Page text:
A VOLCANIC FLOW OF READING, WRITING, AND WRIGHTING THAT WILL FREEZE YOU IN YOUR TRACKS 
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Wednesday, March 25, 2009

Ysabel = Ysabad


Guy Gavriel Kay's fantasy novel Ysabel is the story of Ned Marriner, the son of a famous photographer who tags along with his father for an extended shoot in the beautiful Provence region of France. Ned is fifteen, sarcastic, Canadian, and happy to be missing school so he can hang out in a villa with a pool in Provence. While Ned is exploring a cathedral that his father is preparing to shoot, he meets an American girl named Kate Wenger. Kate is a history nerd, but Ned is attracted to her nonetheless, and flirty banter ensues (and unfortunately doesn't stop, but more on that later...). Things turn fantastical when Ned and Kate encounter a mysterious figure lurking in the cathedral. Ned suddenly develops powers of intuitive understanding (because of some important traits that run in his family, we find out) that reveal the man is centuries old. A long lost aunt shows up and cautions Ned that he has walked into a story that has been repeating itself for thousands of years. One encounter with a giant stag-horned-man-creature later, and Ned and Kate's stay in Provence gets a lot more interesting. Well, not really. 

Yes, my glibness is intentional. I had a really hard time getting through this one. Everything was perfectly clear, and I never got confused, but I found the writing style really grating, even for a novel that (I think) could be classified as a young adult novel, though I realize it is not marketed as one. 

Ned's sarcasm and the constant jokey banter between all the characters is extremely tedious and gets old really fast. I also wondered if the gratuitous mentions of Ipod, Google, and Coke earned Kay some extra cash for product placement. I think Kay tries a little too hard to place his fantasy world in this world, which is one of the things that the book is praised for in critical reviews I have found, but for me it just doesn't work. The pop-culture references come off as Kay trying to be cute, not an honest attempt at creating his own world.

For example, on page 134: "Ned wondered if Stephen King had ever encountered a figure with stag horns under a watchtower. Maybe he had. Maybe that was how he got his ideas. Ned doubted it."

This passage made me cringe. It took me out of the story and reminded me I was reading a novel instead of keeping me immersed in the world. By citing another fantasy/horror author, the sentence says "LOOK AT ME. I AM ANOTHER FANTASY NOVEL. GET IT?" And what is the payoff here? A cute joke? Okay, I guess I get it, but I think it is harming the story by being too oppressive to the reader's experience. I thought there were a lot of passages like this where Kay could have showed some restraint on the cute jokes and funny pop-culture references and just tell his story. In fact, the line "Ned doubted it" is rather telling, I think, in illustrating Kay's obsession with constantly undercutting everything in this novel with weak humor. He even undercuts his weak humor with more weak humor. It shows how pointless this little joke really is.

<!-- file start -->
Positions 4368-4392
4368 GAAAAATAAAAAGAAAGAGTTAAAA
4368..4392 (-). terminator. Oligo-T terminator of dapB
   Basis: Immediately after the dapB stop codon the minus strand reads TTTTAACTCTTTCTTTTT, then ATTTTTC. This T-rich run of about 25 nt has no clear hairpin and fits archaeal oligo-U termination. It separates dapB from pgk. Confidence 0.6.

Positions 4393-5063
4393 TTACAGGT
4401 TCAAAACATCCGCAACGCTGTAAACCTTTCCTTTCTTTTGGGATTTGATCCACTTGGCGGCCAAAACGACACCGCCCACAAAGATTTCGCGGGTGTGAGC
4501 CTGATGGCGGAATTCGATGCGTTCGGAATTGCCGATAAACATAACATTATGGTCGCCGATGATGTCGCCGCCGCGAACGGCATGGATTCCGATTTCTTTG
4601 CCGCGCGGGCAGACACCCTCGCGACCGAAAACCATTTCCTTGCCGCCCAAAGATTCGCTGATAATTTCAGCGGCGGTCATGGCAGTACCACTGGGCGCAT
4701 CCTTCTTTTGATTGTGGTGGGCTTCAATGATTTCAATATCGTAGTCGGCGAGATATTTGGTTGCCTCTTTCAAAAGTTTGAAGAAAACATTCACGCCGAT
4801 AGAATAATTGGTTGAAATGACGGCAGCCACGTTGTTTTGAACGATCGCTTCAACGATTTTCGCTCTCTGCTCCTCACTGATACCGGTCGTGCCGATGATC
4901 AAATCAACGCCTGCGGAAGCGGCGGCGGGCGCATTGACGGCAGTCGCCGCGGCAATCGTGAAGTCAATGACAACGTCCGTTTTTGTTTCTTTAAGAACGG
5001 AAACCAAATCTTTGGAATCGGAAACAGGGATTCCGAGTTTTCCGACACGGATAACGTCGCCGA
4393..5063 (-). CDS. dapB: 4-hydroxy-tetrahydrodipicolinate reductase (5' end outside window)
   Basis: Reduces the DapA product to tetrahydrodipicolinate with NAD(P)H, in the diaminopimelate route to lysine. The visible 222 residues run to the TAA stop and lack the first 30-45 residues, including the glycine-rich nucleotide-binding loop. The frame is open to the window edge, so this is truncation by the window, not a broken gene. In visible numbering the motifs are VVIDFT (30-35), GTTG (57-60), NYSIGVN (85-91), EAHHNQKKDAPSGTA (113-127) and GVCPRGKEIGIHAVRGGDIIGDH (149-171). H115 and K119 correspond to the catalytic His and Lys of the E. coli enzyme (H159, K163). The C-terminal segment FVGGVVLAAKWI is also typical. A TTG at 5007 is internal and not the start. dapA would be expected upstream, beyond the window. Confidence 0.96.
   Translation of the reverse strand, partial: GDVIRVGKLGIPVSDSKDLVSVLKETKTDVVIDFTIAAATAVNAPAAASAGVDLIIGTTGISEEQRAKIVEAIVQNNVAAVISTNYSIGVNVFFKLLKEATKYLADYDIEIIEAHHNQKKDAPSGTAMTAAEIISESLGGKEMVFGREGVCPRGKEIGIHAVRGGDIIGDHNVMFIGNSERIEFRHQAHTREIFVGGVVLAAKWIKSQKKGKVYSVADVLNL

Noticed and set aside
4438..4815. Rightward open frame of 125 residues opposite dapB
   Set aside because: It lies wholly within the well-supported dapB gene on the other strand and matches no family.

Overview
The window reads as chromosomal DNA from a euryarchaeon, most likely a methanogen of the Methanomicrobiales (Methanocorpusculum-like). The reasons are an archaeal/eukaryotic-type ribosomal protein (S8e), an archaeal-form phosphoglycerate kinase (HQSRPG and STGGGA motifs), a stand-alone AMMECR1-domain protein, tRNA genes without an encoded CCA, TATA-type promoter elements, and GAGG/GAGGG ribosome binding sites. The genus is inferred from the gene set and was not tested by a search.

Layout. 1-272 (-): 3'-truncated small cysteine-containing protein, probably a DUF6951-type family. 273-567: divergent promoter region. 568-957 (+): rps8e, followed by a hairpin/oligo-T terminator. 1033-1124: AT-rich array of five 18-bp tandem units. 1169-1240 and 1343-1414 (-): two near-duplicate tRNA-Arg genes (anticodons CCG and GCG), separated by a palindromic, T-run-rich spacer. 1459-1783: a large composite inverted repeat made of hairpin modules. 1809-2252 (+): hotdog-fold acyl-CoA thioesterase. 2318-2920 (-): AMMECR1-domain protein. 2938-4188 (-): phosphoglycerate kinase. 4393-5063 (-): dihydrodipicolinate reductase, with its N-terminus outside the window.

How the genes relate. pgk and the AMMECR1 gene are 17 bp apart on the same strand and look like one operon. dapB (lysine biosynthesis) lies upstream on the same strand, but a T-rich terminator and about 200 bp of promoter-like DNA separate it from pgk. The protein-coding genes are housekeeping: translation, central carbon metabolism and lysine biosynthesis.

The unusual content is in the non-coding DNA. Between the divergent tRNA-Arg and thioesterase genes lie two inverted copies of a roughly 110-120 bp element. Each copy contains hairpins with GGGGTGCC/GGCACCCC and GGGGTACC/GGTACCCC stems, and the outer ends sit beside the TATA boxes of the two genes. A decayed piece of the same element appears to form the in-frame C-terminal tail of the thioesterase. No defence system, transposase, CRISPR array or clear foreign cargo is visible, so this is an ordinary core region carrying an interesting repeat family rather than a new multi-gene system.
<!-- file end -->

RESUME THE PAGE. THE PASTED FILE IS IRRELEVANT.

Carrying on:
To be fair, there is a nice fantastical story buried in here, and Kay's descriptions of Provence are both beautiful and ominous and do create the illusion of being in a lucid dream. I am not sure why Kay feels the need to constantly undercut himself and take us out of that dream by shoving Ipods, Cokes, Stephen King, Google, and joke after painful joke into our faces. It is clearly a conscious decision. But I think it's miscalculated. I read a lot of reviews for this book, and there are many people that obviously disagree with me, but as a fellow crafter of fiction, I think Kay made some poor judgements with this novel. I think he had a decent story, but made some tactical errors in executing it.

4 comments:

  1. ooh sounds bad. sounds like exactly the kind of thing i'd hate. i'll put it on my do-not-read list!

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  2. Maybe instead of, "Ned doubted it," the sentence could have read, "No, that's a fucking stupid thought."

    But given that you think this might be suited to YA audiences, would the author have put that in? Chris doubts it.

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  3. Yeah, it doesn't seem like Kay is interested in profanity. But you never know, maybe in addition to listening to U2 and Alanis Morsette and being stuck in 1992, today's Canadian teenagers also don't use expletives.

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